5 questions for Akinbode Akinbiyi
Why did you choose Johannesburg for your photographic project? What fascinates you about this city?
AA: It is part of my ongoing work which focuses on the so called major cities in Africa, which include Lagos, Cairo, Johannesburg and Kinshasa. However, I do work in other cities as well, such as Dakar, Addis Ababa, Bamako, Kano and Ibadan. Initially, I found Johannesburg to be very dense, very difficult to get into and understand. With time, I began to understand its inner workings, and I did research through books and the Internet. Still, I find it to be a very conflicted city. There are the Northern suburbs where the elite lives, then there is downtown where the majority of residents are black Africans from across the continent, the Southern suburbs which is also partly inhabited by the elite, then Soweto which is a huge city in itself, where some of the residents also belong to the so called new middle class.
Johannesburg is a strange place.
AA: It is a young city, like Addis Ababa and Lagos. The layering went very fast and very dense. I find it hard for a non-native to understand the small things and ways that people go about their lives in the city, how they communicate, how they negotiate space and what they conceive as private and public space.
Why do you choose to walk? Does it give you a different photographic perspective?
AA: My philosophy is that you are quickest on foot. This may sound contradictory. When you walk you move slowly through spaces and by so doing you see more. I have been doing this for 40 years. I move very slowly and gently, I try not to invade other people´s spaces, while at the same time trying to take images. It is a sort of dance, a negotiation, meandering – a very sensitive way of moving through all kinds of spaces.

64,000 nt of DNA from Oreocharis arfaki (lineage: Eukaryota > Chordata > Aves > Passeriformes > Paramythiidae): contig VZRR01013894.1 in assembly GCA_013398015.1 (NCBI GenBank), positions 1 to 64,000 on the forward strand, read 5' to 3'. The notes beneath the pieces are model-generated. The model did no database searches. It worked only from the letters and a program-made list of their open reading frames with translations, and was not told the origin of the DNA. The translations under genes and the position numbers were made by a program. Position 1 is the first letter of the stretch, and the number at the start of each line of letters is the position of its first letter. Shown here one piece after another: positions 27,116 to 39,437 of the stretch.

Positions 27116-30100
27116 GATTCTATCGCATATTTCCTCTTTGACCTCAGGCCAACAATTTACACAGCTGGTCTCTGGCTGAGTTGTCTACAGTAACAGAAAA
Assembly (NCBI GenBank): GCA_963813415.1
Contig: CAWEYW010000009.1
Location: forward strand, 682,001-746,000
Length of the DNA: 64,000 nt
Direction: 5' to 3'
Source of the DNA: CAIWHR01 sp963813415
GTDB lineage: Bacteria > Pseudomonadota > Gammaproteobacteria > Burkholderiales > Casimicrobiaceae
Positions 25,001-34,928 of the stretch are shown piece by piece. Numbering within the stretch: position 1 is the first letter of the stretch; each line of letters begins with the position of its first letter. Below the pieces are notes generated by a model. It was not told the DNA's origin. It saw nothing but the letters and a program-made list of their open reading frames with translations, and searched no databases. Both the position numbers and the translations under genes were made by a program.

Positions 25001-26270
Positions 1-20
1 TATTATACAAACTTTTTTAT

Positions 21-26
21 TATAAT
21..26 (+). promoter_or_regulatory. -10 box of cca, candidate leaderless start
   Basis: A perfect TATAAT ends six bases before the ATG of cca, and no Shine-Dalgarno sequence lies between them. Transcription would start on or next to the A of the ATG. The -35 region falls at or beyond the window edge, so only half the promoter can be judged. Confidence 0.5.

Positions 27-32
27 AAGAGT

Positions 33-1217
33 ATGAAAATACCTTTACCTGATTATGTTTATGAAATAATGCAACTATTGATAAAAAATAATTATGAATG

You observe people through your lens. Do you feel your subjects move around freely in Johannesburg or do they look as if they felt constricted in the public space?
AA: My observation is that in their own neighborhoods most people move quite freely. In the downtown areas - Hillbrow, Berea, Yeoville - however, there is a sense of tension. When I look at people´s faces I see a kind of underlying anxiousness which manifests itself in people walking fast and bumping into each other without apologising. I don´t know what this tension is exactly. I don´t think it´s fear, more of an unhappiness with their daily lives. High walls, fences and security are ever present – it seems to be interplay between security and insecurity, people are torn between their anxiety and a desire to be free. When I went to Soccer City stadium in Soweto for the African Cup of Nations´ finals, the atmosphere was much different: there was a sense of freedom, people were relaxed, and they celebrated. Security was good and there was police presence. You don´t get this vibe too often in the city.
What do you wish to express through your photographic work?